Buoyed by a strong re-election victory last November, President Barack Obama pledged to help his party take back the House in the 2014 midterm elections. But some Democrats say his policies could hurt rather than help their efforts to win the 17 seats necessary to regain control.
According to Politico
, concerns are emerging over the president’s views on gun control, gay marriage, and immigration, particularly among Democrats who are seeking election or re-election in Republican leaning states where Obama’s legislative agenda remains unpopular.
Arkansas state Sen. Bruce Maloch, who’s considering a House run in a heavily Republican district, believes the GOP may try to tie his candidacy to a president whose stance on these issues doesn’t resonate with the more conservative districts found in the South.
“I’m an Arkansas Democrat,” Maloch said. “I would probably not go as far as the president on some of these issues.”
Jim Graves, a Minnesota Democrat considering a rematch next year against GOP Rep. Michelle Bachmann, was more to the point, telling Politico: “There's no question — Obama has taken a fairly liberal tack in his second term.”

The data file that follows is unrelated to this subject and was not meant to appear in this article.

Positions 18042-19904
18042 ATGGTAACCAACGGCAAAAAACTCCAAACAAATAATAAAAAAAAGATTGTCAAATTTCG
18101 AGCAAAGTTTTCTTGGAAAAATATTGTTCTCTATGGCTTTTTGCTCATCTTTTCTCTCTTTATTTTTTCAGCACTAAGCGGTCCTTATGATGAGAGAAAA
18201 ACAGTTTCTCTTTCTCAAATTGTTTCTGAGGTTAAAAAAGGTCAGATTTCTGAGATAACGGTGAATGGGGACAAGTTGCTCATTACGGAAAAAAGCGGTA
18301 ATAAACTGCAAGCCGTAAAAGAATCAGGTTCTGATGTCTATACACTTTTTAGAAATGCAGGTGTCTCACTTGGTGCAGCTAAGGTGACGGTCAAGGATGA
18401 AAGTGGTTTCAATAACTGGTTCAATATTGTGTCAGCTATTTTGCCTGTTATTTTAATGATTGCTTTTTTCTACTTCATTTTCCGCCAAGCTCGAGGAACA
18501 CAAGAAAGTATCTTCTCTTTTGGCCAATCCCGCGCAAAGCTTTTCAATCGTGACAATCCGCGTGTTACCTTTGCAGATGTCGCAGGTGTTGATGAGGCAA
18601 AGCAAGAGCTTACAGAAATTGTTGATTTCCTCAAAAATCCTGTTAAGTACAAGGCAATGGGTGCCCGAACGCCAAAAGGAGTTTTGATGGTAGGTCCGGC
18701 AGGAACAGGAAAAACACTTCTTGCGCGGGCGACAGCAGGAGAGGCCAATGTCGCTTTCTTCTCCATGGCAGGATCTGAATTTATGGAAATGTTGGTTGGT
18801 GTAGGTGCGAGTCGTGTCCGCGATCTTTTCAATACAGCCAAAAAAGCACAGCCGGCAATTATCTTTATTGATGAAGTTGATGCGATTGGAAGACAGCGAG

He says “the tone coming out of the White House . . . could probably be more conciliatory.”
When Democrats last had control of the House in 2006, they benefited in part from an unpopular President George W. Bush. Now, to win it back, they will need to recruit right-leaning candidates in at least a dozen key districts, most of which favor Republicans, Politico reported.
But the news outlet also noted that positioning themselves as conservatives in some key districts could be complicated for some Democrats, given the fact that conservatives in their party have already been targeted by outside groups, including New York City Mayor Michael Bloomberg's political action committee, which spent $2 million last month to defeat a pro-NRA Democratic congressional candidate in an Illinois special election.
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